When a SQL statement is processed, it goes through several stages, in this order: parsing, optimization, row source generation, and execution.

Note: Parsing is a confusing term, as many times when we say “parsing” (especially “hard parsing”) we actually mean “parsing + optimization + row source generation”.

The first stage, the parsing, is not too complex. The Parser basically checks the syntax and the semantics of the statement. If needed, it also expands the statement. For example, it replaces each view referenced in the statement with its definition, so after parsing the statement refers only to actual tables. Another example: it expands * to the actual column list.
The second stage, the optimization, is much more complex. The Optimizer has several components, and the first one is the Query Transformer. This component may further rewrites the SQL statement that it gets from the Parser, but the purpose here is to find an equivalent statement with a lower cost.

In Oracle 12c we have a simple (and documented) way to see the output of the expansion that is done by the Parser – using the DBMS_UTILITY.EXPAND_SQL_TEXT procedure.

Note: to be more precise, I assume that this procedure reveals everything that the Parser does during the expansion stage, and only that. The documentation of DBMS_UTILITY.EXPAND_SQL_TEXT is very limited. It only says “This procedure recursively replaces any view references in the input SQL query with the corresponding view subquery”, and the Usage Notes imply that it also shows the outcome of applying VPD policies.

Row Limiting

Apparently the new Row Limiting clause, used for Top-N and paging queries, is implemented at the expansion stage. We can see that a query that uses the new Row Limiting syntax is expanded to a pre-12c syntax using analytic functions:

var x clob
begin
  dbms_utility.expand_sql_text(
    input_sql_text => '
      select project_id,
             person_id,
             assignment_id,
             assignment_period_start,
             assignment_period_end
      from project_assignments
      order by project_id,person_id
      OFFSET 100 ROWS 
      FETCH NEXT 4 ROWS ONLY',
    output_sql_text => :x);
end;
/
 
print x

-- I formatted the output to make it more readable
SELECT "A1"."PROJECT_ID"              "PROJECT_ID",
       "A1"."PERSON_ID"               "PERSON_ID",
       "A1"."ASSIGNMENT_ID"           "ASSIGNMENT_ID",
       "A1"."ASSIGNMENT_PERIOD_START" "ASSIGNMENT_PERIOD_START",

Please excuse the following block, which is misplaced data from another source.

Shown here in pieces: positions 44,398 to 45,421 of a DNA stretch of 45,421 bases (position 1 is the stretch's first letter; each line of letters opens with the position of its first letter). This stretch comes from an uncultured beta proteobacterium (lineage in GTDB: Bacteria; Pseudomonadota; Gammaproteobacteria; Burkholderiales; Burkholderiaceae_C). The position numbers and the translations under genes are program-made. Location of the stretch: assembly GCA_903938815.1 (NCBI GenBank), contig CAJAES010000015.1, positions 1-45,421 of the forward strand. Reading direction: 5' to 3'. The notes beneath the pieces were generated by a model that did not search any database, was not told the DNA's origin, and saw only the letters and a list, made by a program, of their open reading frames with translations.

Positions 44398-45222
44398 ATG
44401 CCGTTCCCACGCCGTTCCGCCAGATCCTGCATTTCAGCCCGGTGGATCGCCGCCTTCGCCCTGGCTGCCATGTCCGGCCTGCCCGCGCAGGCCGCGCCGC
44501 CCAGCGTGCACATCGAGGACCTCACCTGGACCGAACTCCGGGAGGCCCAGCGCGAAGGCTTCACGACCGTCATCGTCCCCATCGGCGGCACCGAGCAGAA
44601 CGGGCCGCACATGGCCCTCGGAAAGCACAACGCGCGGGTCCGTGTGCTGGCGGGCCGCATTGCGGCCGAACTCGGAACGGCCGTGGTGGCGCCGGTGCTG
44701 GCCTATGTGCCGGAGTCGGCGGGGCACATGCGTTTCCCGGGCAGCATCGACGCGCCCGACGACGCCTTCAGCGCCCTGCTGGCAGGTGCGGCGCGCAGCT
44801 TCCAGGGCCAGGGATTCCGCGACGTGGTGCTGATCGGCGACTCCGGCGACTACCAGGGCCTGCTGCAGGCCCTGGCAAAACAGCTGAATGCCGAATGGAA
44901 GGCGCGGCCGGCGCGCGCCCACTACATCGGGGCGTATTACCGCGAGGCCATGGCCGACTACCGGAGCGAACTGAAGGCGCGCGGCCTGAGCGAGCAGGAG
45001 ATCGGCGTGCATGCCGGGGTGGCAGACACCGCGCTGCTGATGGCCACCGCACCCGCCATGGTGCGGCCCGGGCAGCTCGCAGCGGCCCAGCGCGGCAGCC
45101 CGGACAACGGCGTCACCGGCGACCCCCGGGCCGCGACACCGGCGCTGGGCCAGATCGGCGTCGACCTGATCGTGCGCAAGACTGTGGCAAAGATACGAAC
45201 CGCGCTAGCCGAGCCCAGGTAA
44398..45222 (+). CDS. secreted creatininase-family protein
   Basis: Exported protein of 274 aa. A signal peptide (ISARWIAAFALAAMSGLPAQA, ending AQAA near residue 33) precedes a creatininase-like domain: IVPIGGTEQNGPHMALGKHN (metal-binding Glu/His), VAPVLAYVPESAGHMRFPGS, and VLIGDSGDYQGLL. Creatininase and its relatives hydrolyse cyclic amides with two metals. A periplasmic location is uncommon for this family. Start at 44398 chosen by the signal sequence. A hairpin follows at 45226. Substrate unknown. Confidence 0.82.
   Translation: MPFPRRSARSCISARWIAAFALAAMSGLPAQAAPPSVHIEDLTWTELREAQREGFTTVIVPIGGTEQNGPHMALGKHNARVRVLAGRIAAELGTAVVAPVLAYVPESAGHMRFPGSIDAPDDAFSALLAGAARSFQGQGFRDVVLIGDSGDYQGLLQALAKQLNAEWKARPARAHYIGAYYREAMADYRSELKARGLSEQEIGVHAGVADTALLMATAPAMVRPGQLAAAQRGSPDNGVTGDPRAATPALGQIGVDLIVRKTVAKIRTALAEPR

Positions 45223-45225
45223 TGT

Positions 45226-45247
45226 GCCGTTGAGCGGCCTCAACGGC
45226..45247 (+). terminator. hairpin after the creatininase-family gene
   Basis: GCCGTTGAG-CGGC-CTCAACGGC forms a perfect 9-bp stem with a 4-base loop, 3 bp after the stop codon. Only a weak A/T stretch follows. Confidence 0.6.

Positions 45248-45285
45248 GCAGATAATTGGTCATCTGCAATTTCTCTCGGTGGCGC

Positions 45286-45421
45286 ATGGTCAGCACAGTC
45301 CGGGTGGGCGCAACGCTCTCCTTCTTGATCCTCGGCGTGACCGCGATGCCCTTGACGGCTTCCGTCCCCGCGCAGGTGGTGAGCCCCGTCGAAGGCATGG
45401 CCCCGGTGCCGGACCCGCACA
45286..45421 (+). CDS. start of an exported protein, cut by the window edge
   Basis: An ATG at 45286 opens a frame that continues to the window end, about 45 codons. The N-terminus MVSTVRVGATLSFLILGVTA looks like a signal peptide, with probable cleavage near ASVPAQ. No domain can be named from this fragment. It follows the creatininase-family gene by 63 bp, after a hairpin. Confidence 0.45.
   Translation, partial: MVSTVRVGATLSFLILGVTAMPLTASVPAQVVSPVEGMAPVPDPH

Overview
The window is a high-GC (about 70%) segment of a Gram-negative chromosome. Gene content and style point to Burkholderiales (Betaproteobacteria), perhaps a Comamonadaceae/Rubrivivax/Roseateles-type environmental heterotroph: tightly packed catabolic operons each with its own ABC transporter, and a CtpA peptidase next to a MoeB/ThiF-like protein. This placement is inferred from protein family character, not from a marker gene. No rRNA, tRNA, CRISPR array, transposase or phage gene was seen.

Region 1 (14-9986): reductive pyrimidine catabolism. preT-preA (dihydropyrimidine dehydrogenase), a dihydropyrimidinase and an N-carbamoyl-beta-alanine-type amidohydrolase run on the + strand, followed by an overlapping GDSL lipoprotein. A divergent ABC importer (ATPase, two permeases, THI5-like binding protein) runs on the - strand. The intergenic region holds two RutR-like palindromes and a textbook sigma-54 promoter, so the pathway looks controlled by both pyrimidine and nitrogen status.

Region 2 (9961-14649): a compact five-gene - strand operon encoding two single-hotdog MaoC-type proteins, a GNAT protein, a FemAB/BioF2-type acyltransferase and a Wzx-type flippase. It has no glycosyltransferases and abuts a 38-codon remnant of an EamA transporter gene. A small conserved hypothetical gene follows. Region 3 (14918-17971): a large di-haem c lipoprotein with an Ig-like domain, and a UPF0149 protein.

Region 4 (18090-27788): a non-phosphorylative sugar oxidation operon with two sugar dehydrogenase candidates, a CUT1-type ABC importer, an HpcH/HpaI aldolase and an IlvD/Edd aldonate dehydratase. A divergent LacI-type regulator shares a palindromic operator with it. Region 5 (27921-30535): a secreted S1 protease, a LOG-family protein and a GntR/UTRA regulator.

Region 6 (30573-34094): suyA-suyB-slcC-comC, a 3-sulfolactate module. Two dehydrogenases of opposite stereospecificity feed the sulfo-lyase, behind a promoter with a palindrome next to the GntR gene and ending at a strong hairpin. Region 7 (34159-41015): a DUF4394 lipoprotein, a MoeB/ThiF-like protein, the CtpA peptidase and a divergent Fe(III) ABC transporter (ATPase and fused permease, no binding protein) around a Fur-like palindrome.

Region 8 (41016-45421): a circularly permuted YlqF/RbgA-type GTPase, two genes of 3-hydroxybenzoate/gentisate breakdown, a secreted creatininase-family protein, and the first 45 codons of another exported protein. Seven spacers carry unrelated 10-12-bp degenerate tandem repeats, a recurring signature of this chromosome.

"A1"."ASSIGNMENT_PERIOD_END"   "ASSIGNMENT_PERIOD_END"
FROM   (SELECT "A2"."PROJECT_ID" "PROJECT_ID",
               "A2"."PERSON_ID" "PERSON_ID",
               "A2"."ASSIGNMENT_ID" "ASSIGNMENT_ID",
               "A2"."ASSIGNMENT_PERIOD_START" "ASSIGNMENT_PERIOD_START",
               "A2"."ASSIGNMENT_PERIOD_END" "ASSIGNMENT_PERIOD_END",
               "A2"."PROJECT_ID" "rowlimit_$_0",
               "A2"."PERSON_ID" "rowlimit_$_1",
               row_number() over(ORDER BY "A2"."PROJECT_ID", "A2"."PERSON_ID") "rowlimit_$$_rownumber"
        FROM   "DEMO5"."PROJECT_ASSIGNMENTS""A2") "A1"
WHERE  "A1"."rowlimit_$$_rownumber" <= CASE WHEN (100 >= 0) THEN floor(to_number(100)) ELSE 0 END + 4
AND    "A1"."rowlimit_$$_rownumber" > 100
ORDER  BY "A1"."rowlimit_$_0",
          "A1"."rowlimit_$_1"

For more examples like this, and more details about Row Limiting in general, see Write Less with More – Part 5.

Temporal Validity

Temporal Validity allows to apply filtering based on validity period (or range), either explicitly or implicitly.
Explicit filtering is done at the statement-level. Implicit filtering is done by a session-level control.
We can see that both statement-level control and session-level control are implemented at the expansion stage:

alter table project_assignments 
       add PERIOD FOR assignment_period;

var x clob
begin
  dbms_utility.expand_sql_text(
    input_sql_text => '
      select person_id,
             project_id,
             assignment_period_start,
             assignment_period_end
      from   project_assignments
      AS OF PERIOD FOR assignment_period SYSDATE',
    output_sql_text => :x);
end;
/
 
print x

SELECT "A1"."PERSON_ID"               "PERSON_ID",
       "A1"."PROJECT_ID"              "PROJECT_ID",
       "A1"."ASSIGNMENT_PERIOD_START" "ASSIGNMENT_PERIOD_START",
       "A1"."ASSIGNMENT_PERIOD_END"   "ASSIGNMENT_PERIOD_END"
FROM   (SELECT "A2"."ASSIGNMENT_PERIOD_START" "ASSIGNMENT_PERIOD_START",
               "A2"."ASSIGNMENT_PERIOD_END"   "ASSIGNMENT_PERIOD_END",
               "A2"."ASSIGNMENT_ID"           "ASSIGNMENT_ID",
               "A2"."PERSON_ID"               "PERSON_ID",
               "A2"."PROJECT_ID"              "PROJECT_ID"
        FROM   "DEMO5"."PROJECT_ASSIGNMENTS" "A2"
        WHERE  ("A2"."ASSIGNMENT_PERIOD_START" IS NULL OR "A2"."ASSIGNMENT_PERIOD_START" <= SYSDATE)
        AND    ("A2"."ASSIGNMENT_PERIOD_END" IS NULL OR "A2"."ASSIGNMENT_PERIOD_END" > SYSDATE)) "A1"
> exec dbms_flashback_archive.enable_at_valid_time('CURRENT')

PL/SQL procedure successfully completed.

var x clob
begin
  dbms_utility.expand_sql_text(
    input_sql_text => '
      select person_id,
             project_id,
             assignment_period_start,
             assignment_period_end
      from   project_assignments',
    output_sql_text => :x);
end;
/
 
print x

SELECT "A1"."PERSON_ID"               "PERSON_ID",
       "A1"."PROJECT_ID"              "PROJECT_ID",
       "A1"."ASSIGNMENT_PERIOD_START" "ASSIGNMENT_PERIOD_START",
       "A1"."ASSIGNMENT_PERIOD_END"   "ASSIGNMENT_PERIOD_END"
FROM   (SELECT "A2"."ASSIGNMENT_PERIOD_START" "ASSIGNMENT_PERIOD_START",
               "A2"."ASSIGNMENT_PERIOD_END"   "ASSIGNMENT_PERIOD_END",
               "A2"."ASSIGNMENT_ID"           "ASSIGNMENT_ID",
               "A2"."PERSON_ID"               "PERSON_ID",
               "A2"."PROJECT_ID"              "PROJECT_ID"
        FROM   "DEMO5"."PROJECT_ASSIGNMENTS" "A2"
        WHERE  ("A2"."ASSIGNMENT_PERIOD_START" IS NULL OR "A2"."ASSIGNMENT_PERIOD_START" <= systimestamp(6))
        AND    ("A2"."ASSIGNMENT_PERIOD_END" IS NULL OR "A2"."ASSIGNMENT_PERIOD_END" > systimestamp(6))) "A1"

For more details about Temporal Validity, see Write Less with More – Part 4.

In-Database Archiving